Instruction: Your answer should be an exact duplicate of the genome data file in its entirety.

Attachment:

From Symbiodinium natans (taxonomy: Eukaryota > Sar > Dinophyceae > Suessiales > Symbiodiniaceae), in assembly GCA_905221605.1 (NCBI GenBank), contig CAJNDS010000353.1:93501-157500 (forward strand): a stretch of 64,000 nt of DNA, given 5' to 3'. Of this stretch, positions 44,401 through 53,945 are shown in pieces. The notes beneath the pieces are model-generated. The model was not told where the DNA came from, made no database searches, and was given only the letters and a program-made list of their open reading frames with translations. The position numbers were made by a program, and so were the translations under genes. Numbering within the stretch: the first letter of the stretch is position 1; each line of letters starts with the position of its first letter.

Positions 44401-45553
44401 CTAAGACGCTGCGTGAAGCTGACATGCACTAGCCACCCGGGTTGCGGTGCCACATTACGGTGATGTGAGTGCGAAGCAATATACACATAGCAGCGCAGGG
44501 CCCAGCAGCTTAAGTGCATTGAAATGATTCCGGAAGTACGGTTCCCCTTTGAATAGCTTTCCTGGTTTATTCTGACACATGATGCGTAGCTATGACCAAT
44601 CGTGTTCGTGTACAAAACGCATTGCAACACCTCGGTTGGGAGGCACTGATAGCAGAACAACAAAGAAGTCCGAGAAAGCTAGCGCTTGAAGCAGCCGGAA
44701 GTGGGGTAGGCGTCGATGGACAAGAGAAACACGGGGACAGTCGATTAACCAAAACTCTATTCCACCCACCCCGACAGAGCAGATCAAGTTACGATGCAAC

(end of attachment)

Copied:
From Symbiodinium natans (taxonomy: Eukaryota > Sar > Dinophyceae > Suessiales > Symbiodiniaceae), in assembly GCA_905221605.1 (NCBI GenBank), contig CAJNDS010000353.1:93501-157500 (forward strand): a stretch of 64,000 nt of DNA, given 5' to 3'. Of this stretch, positions 44,401 through 53,945 are shown in pieces. The notes beneath the pieces are model-generated. The model was not told where the DNA came from, made no database searches, and was given only the letters and a program-made list of their open reading frames with translations. The position numbers were made by a program, and so were the translations under genes. Numbering within the stretch: the first letter of the stretch is position 1; each line of letters starts with the position of its first letter.

Positions 44401-45553
44401 CTAAGACGCTGCGTGAAGCTGACATGCACTAGCCACCCGGGTTGCGGTGCCACATTACGGTGATGTGAGTGCGAAGCAATATACACATAGCAGCGCAGGG
44501 CCCAGCAGCTTAAGTGCATTGAAATGATTCCGGAAGTACGGTTCCCCTTTGAATAGCTTTCCTGGTTTATTCTGACACATGATGCGTAGCTATGACCAAT
44601 CGTGTTCGTGTACAAAACGCATTGCAACACCTCGGTTGGGAGGCACTGATAGCAGAACAACAAAGAAGTCCGAGAAAGCTAGCGCTTGAAGCAGCCGGAA
44701 GTGGGGTAGGCGTCGATGGACAAGAGAAACACGGGGACAGTCGATTAACCAAAACTCTATTCCACCCACCCCGACAGAGCAGATCAAGTTACGATGCAAC